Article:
Responsible scientists would have made clear that between 2014 and 2020, US and Chinese scientists had continued to collect and manipulate large numbers of previously unreported SARS-related coronaviruses. Yet instead of alerting the scientific community and public to these key unknowns, the authors of the "Proximal Origin" paper promoted the false claim that a laboratory origin of the virus could be ruled out.
Second, the dangerous research was undertaken collaboratively by US and Chinese researchers. Of course, the NIH does not know all that occurred in Chinese laboratories, but it does know much more than it has told the public and Congress about US-Chinese collaboration on the genetic manipulation of SARS-related viruses. The same is true for EcoHealth Alliance and the University of North Carolina.
Remarkably, and distressingly, there seems to have been no concerted effort to date by US agencies, especially the NIH, to collect all of the electronic databases of SARS-like viruses held by EcoHealth Alliance, UNC, other US research centers, and US government entities, to examine these databases for clues as to the possible origins, including possible laboratory origins, of SARS-CoV-2. This lack of scrutiny is especially disturbing and puzzling given that key databases of SARS-related viruses have been built and maintained with NIH and other US-government funding.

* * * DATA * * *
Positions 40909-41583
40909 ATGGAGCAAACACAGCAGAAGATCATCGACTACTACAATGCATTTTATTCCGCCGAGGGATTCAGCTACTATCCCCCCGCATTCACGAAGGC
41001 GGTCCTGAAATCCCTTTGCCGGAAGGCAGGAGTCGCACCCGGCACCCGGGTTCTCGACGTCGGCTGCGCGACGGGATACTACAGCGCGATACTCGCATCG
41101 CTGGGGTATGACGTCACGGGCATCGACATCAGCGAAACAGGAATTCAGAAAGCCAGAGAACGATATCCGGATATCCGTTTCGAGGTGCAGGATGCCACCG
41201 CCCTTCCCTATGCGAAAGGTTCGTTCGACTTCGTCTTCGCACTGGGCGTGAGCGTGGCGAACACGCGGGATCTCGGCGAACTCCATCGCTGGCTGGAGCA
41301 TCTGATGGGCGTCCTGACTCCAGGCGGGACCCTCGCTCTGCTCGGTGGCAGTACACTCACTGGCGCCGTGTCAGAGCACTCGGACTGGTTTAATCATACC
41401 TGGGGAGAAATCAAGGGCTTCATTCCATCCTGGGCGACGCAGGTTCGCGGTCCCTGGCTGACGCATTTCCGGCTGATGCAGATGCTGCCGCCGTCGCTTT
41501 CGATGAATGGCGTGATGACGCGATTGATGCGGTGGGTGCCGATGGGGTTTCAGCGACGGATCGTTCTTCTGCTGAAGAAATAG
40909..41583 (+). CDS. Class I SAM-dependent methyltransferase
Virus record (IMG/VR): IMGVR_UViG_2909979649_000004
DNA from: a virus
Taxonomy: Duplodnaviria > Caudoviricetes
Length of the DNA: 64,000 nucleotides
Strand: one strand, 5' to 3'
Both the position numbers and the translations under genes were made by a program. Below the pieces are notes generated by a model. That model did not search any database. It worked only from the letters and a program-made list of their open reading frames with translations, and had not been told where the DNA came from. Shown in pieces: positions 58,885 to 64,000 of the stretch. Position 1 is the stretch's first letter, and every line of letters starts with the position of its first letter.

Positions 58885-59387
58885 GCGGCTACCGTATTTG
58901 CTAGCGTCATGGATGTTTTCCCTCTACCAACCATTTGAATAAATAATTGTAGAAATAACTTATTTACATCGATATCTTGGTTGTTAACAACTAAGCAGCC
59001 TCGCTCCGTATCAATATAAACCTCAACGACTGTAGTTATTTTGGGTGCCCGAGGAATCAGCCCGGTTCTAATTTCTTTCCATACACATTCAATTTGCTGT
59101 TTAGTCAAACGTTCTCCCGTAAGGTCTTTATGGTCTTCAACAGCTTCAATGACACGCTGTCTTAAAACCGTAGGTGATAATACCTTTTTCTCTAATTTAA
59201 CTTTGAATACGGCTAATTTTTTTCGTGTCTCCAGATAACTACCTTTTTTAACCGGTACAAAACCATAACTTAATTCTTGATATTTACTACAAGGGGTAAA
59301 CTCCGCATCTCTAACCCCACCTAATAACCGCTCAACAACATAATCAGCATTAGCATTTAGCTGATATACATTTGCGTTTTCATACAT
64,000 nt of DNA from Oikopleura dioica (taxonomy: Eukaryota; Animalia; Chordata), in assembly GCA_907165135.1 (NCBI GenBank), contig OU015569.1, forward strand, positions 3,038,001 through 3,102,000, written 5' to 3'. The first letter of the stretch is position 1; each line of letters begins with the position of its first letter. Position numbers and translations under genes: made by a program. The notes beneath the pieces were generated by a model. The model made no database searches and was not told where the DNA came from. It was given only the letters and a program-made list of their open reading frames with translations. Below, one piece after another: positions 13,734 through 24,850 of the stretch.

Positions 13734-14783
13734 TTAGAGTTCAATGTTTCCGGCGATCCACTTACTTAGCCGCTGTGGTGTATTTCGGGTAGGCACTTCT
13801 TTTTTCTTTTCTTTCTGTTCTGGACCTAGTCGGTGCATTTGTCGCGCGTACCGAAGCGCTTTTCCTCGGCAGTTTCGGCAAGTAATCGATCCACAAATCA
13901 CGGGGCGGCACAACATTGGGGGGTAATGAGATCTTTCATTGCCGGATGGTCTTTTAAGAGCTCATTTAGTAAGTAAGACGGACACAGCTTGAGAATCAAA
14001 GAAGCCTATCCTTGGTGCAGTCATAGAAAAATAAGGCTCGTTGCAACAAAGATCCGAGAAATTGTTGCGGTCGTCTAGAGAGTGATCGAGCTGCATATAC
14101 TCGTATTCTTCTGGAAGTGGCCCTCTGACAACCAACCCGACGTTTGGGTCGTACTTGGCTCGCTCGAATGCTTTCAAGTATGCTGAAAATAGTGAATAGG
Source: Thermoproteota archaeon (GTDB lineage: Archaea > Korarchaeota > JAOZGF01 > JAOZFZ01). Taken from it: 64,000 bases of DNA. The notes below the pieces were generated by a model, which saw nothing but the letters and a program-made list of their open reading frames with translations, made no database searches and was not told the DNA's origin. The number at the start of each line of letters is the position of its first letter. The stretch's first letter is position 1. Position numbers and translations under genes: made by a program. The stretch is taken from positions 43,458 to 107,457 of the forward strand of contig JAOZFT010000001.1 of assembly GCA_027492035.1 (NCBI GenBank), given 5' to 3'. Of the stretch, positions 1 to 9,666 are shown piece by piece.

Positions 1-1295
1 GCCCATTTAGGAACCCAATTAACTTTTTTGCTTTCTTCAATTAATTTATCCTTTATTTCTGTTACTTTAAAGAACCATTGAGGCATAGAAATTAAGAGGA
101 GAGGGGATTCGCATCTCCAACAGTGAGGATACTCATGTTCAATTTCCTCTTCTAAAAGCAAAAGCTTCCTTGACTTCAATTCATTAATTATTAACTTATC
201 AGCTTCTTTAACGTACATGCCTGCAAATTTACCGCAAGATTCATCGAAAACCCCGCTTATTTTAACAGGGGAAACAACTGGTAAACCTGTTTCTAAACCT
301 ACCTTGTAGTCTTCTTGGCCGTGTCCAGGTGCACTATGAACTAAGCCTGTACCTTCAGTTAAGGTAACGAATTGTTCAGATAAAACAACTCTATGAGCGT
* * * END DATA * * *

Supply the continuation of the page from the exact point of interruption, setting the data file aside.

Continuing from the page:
In addition to the urgent scientific scrutiny of virus databases, laboratory records, and other evidence held by US government, academic, and NGO entities that could shed light on the origins of SARS-CoV-2, there are many other key questions about the origin of SARS-CoV-2 that should be investigated by the House Oversight Committee as part of its deeply important public service. Key questions include the following:
1) When did various parts of the US Government become aware of a new cluster of pneumonia-like disease in China or elsewhere in 2019?
2) As it was increasingly clear in late 2019 that a new SARS-like virus was likely in circulation, when did the US Government gather evidence of US-supported research on the genetic manipulation of SARS-like viruses, under NIH grants or otherwise?
3) What did Dr. Anthony Fauci inform the White House, Congress, and the public regarding the conclusions of the NIH conference call with scientists on February 1, 2020, notably that the presence of the FCS in SARS-CoV-2 made a laboratory origin a real possibility?